The express mail service DHL is scheduled to use a drone, dubbed the "parcelcopter," to deliver some packages of medicine today. If the company does so successfully, it will be a step ahead of giants like Amazon and Google, which have generated much buzz around their projected drone delivery plans.
Unfortunately, the U.S. is out of the loop in this exciting new field. DHL's test is taking place in Germany, transporting the goods to a remote island called Juist.
From The New York Times:
DHL said that it had worked with the German air-traffic agency and the country's Ministry of Transport and Digital Infrastructure to create a restricted flight zone for the company's drone project. The aircraft will hover 100 feet off the ground and reach speeds of up to 40 mph during the seven-mile journey from the mainland to Juist.
Amazon and Google are conducting tests, but not actual deliveries. Even though they're American-based companies, those trial runs are happening in Canada and Australia, respectively.
The Federal Aviation Administration (FAA) is weighing down the industry in The Land of the Free.
Seemingly good news in the U.S. that the FAA is now allowing half a dozen Hollywood film companies to fly drones is soured by how much the administration abuses hobbyists and small businesses. There's a growing litany of airborne operations shut down by the FAA: taco deliveries, crop dusters, wedding photographers, and even a charitable search and rescue team. I've previously highlighted that even Russia has drone pizza delivery services, something prohibited in the U.S.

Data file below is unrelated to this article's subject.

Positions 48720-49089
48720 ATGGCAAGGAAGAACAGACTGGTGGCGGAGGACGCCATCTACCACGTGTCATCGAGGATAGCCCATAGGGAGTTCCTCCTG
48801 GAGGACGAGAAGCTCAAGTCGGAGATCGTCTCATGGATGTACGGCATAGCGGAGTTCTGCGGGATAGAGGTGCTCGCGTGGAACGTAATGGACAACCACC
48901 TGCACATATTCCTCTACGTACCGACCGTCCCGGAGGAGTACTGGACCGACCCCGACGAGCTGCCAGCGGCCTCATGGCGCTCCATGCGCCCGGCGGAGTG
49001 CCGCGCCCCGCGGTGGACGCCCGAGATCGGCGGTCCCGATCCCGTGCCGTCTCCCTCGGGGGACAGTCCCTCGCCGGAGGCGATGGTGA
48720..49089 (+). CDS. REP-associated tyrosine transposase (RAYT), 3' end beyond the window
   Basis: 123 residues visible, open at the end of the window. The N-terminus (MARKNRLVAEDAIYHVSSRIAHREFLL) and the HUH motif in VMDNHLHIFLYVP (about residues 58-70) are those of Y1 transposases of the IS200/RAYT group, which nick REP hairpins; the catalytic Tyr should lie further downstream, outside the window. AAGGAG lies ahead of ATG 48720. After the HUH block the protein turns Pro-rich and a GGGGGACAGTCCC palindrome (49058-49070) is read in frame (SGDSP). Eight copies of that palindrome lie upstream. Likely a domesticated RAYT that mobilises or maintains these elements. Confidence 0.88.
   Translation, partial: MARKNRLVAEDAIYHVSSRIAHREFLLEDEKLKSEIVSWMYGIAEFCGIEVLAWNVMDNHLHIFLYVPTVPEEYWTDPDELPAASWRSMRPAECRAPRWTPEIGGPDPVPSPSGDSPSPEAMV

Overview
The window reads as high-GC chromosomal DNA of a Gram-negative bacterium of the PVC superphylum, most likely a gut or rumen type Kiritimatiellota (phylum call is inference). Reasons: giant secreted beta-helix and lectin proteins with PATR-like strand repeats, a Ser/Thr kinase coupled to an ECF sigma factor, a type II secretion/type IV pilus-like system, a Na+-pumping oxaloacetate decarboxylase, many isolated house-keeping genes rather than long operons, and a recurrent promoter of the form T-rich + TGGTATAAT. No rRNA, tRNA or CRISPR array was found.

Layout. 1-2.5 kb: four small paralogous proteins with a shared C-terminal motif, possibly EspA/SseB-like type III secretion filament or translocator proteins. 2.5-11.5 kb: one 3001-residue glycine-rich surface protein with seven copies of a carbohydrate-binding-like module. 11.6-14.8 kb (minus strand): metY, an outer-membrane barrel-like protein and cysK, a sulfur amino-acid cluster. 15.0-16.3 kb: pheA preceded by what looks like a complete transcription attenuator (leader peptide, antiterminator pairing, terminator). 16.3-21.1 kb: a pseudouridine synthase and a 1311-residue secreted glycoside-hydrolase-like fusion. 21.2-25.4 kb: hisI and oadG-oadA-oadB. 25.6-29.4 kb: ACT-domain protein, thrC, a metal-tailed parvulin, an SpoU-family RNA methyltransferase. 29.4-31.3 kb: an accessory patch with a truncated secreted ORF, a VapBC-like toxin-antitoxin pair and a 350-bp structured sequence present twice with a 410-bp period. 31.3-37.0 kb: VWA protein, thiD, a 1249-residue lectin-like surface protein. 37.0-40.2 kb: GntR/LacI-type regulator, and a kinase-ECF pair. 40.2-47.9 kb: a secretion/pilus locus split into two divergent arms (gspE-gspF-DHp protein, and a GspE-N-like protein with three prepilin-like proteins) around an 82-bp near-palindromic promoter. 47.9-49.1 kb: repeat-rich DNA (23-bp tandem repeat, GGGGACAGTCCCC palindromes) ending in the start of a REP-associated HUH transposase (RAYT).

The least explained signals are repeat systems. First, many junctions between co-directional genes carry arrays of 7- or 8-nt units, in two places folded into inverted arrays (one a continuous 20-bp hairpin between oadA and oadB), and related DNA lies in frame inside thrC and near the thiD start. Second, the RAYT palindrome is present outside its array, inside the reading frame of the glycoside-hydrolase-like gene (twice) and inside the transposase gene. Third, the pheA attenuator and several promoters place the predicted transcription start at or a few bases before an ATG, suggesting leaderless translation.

But the agency isn't just playing favorites with certain sectors, it's flatout inept and shortsighted.
Even though the worldwide drone industry is projected to be worth $89 billion over the next 10 years, the administration even shut down a college program geared at educating the first wave of America's drone-related workforce.
The FAA has been issuing cease-and-desist orders, which courts have determined lack legal weight, but they're still effective at scary off potential business builders.
The agency has approved several drone testing sites throughout the U.S., but as of yesterday, they're still not telling testers what the heck they're allowed and supposed to be doing, reports Vice's Jason Koebler.
Even the Department of Transportation Inspector General has little faith in the agency. He reported in June that the FAA "is significantly behind schedule in meeting most of the [drone]-related provisions of the  FAA Modernization and Reform Act." In less than a year, the FAA is supposed to have "aircraft certification requirements, standard air traffic procedures, [and] an adequate controller training program" hammered out, but they haven't made much progress yet.